—ELLEN SHEARER, professor, Medill School of Journalism at Northwestern University; co-editor, Truth Counts: A Practical Guide for News Consumers; editor and author of three other books

"A work of exhaustive reporting and riveting storytelling, Ziomek’s Collision on Tenerife recounts the string of bizarre events that resulted in one of the world’s most horrific transportation disasters, and how the deaths of more than 500 people on a remote island airstrip changed the way airlines think about safety in the air and on the ground. Read it – and make sure you know where the exit rows are."

—CRAIG LAMAY, Northwestern University professor and author of Exporting Press Freedom, Inside the Presidential Debates (with Newton Minow), and five other books

"Ziomek paints a vivid, moment-by-moment portrait of a tragedy that both occurred 40 years ago and went unrecorded by any video camera. The level of detail is staggering – the emotions raw and real. As the tragedy unfolds before your eyes and the mistakes that could have prevented it are unveiled, I could not put Collision on Tenerife down."

—RICH O’MALLEY, author of the upcoming One Lucky Fan and former executive editor of the New York Daily News

"It has taken four decades, but we finally have a definitive, remarkably comprehensive account of what remains the worst disaster in aviation history. Journalist Jon Ziomek tells the gripping story of the perfect storm of weather and human error that took 583 lives at Tenerife airport on a foggy evening in March, 1977. Not since Piers Paul Read’s Alive have we had such a meticulous account of a plane crash and all the lives it took, and touched – yet without sentimentalization. Collision on Tenerife is many things: a detailed post-mortem of what, exactly, went wrong; an agonizing narrative of how hundreds of people managed to survive the terrible ordeal; and a striking lesson in what to do, and not do, in the event of a disaster. A few of the takeaways: Get out of your seat. Help those around you. And no, the flight attendant isn’t coming."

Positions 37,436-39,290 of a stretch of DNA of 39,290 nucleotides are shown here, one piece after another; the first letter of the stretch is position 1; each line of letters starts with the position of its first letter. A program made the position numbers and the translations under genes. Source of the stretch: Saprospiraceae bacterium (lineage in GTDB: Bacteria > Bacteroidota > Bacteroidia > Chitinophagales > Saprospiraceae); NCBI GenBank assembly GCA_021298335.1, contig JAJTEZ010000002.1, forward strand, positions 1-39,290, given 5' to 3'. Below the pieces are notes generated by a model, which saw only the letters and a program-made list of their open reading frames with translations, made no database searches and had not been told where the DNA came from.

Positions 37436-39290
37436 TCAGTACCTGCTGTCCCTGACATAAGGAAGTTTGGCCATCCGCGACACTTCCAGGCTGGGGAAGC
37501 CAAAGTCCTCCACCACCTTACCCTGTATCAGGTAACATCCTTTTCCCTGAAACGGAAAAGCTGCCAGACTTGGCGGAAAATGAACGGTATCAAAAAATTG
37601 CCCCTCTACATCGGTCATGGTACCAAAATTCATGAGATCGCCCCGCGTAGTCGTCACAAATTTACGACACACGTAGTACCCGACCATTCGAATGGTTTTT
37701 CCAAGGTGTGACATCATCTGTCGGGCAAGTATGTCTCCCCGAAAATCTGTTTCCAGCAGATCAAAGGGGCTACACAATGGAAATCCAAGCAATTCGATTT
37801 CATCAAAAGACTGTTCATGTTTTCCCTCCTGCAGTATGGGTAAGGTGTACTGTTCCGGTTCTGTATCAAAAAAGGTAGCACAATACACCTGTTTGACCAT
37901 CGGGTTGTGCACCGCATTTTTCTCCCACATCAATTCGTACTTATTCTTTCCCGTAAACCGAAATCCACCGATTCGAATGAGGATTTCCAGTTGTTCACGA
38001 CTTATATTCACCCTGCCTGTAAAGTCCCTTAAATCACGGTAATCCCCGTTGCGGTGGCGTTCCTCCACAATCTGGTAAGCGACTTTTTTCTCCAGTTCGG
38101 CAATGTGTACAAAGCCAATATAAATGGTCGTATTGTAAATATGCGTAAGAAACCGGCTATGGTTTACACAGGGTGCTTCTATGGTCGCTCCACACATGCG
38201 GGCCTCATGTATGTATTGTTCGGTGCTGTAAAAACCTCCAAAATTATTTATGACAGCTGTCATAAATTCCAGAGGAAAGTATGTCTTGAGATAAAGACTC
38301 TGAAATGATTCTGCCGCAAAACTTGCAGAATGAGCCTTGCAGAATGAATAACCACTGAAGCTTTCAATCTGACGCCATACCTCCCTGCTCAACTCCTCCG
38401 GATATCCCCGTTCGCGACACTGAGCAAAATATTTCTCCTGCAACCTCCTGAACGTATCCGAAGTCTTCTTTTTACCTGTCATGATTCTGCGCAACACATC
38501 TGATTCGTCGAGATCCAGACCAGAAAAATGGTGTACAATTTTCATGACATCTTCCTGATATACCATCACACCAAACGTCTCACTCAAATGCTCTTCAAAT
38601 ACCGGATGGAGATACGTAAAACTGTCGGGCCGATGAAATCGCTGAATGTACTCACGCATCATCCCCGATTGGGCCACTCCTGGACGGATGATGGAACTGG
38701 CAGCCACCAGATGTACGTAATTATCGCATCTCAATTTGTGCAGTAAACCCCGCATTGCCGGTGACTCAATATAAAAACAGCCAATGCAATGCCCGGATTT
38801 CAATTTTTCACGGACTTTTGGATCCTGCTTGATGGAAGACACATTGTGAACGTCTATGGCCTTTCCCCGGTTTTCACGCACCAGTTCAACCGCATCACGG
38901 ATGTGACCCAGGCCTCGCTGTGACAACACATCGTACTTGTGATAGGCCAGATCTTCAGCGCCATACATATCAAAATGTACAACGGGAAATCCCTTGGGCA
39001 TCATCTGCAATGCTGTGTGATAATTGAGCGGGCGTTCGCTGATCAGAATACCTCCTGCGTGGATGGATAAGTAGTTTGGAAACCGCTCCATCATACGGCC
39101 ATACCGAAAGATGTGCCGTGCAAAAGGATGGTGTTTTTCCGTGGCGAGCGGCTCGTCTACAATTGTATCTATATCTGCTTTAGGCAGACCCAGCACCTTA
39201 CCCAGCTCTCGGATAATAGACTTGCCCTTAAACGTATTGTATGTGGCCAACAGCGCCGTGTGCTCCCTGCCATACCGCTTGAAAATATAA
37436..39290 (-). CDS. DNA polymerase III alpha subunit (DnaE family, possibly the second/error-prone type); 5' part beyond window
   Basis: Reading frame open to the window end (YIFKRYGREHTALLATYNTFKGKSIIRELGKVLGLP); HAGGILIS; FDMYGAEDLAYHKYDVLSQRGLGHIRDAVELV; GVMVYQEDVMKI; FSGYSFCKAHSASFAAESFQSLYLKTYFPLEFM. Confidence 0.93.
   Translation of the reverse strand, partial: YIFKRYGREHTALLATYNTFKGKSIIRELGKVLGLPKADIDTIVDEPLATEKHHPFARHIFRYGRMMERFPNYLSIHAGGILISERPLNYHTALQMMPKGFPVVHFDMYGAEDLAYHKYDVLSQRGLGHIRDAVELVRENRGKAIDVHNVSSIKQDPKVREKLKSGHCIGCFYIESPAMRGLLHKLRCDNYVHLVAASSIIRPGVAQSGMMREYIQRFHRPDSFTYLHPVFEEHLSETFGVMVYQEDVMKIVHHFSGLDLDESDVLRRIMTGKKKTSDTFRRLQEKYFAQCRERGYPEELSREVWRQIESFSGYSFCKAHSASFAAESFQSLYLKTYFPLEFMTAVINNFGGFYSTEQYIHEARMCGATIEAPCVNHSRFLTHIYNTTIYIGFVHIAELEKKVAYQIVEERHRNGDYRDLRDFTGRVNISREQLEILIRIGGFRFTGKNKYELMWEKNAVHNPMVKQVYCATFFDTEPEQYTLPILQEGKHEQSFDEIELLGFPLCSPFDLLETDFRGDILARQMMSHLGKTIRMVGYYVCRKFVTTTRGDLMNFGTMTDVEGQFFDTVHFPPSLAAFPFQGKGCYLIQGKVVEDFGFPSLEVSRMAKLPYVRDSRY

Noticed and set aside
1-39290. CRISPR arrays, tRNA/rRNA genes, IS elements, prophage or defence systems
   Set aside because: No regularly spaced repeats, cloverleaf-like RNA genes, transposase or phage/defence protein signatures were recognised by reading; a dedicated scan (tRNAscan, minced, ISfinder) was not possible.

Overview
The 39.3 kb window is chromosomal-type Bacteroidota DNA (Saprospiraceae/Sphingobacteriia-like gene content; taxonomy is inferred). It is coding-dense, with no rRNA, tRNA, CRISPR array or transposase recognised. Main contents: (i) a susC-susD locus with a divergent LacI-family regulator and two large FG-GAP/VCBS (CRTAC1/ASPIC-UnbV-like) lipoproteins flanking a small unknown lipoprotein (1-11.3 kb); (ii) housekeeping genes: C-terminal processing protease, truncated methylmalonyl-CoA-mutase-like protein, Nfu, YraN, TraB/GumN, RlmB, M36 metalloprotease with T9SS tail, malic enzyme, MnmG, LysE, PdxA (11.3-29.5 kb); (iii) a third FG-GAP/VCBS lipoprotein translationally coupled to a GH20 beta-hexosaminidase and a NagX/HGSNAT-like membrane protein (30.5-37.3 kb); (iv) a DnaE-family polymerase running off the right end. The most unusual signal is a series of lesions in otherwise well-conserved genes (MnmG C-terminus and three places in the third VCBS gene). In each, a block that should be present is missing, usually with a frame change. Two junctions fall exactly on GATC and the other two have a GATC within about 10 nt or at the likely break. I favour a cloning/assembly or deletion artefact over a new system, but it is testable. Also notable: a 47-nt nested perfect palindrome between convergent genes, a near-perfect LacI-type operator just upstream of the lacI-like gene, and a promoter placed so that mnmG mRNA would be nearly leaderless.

—LAURA KWEREL, journalist and public radio producer

"In a Twitter world, analysis is a fortune cookie hissy fit. To understand how and why things really happen means doing the hard journalistic work that reveals the concentric circles of connectedness before, during and after catastrophes. Collision on Tenerife is it."

—JACK HAFFERKAMP, Chicago journalist and author of Sepsis and Into The Gap

"Author Jon Ziomek’s book about the worst aviation catastrophe in history is far more than just a chronology of what happened. It is a riveting account of the fatal collision of the KLM Royal Dutch Airlines 747 and the Pan American World Airways 747 that reads like a made-for-TV fictional movie script. Forty years after the fiery tragedy that claimed almost 600 lives in the Canary Islands, Ziomek’s Collision on Tenerife brings readers into the last fateful moments of the victims and the survivors on that fog-shrouded runway. Even though we know the outcome, Ziomek’s meticulous research and first-class writing tell a mesmerizing story. Survivors reveal the panic of passengers just moments before they are engulfed in a fiery inferno and the psychological pain that can outlast their physical injuries. Rich in detail, the book discloses conversations between flight crews and control tower, of major and minor mistakes and coincidences, of heroic efforts to save everyone. And it explains what has changed to improve aviation safety. Ziomek has crafted an astounding narrative of historical fact blended with the adrenaline rush of the best fiction. He joins the noted authors who bring history to life in a special art form: narrative non-fiction. We can hope this is not his last offering."

—CHARLES LOEBBAKA, author of five books, including Paris Orphan: Escape From Evil


Collision on Tenerife:

The How and Why of the World’s Worst Aviation Disaster

© 2018 by Jon Ziomek

All Rights Reserved

ISBN: 978-1-68261-773-1

ISBN (eBook): 978-1-68261-774-8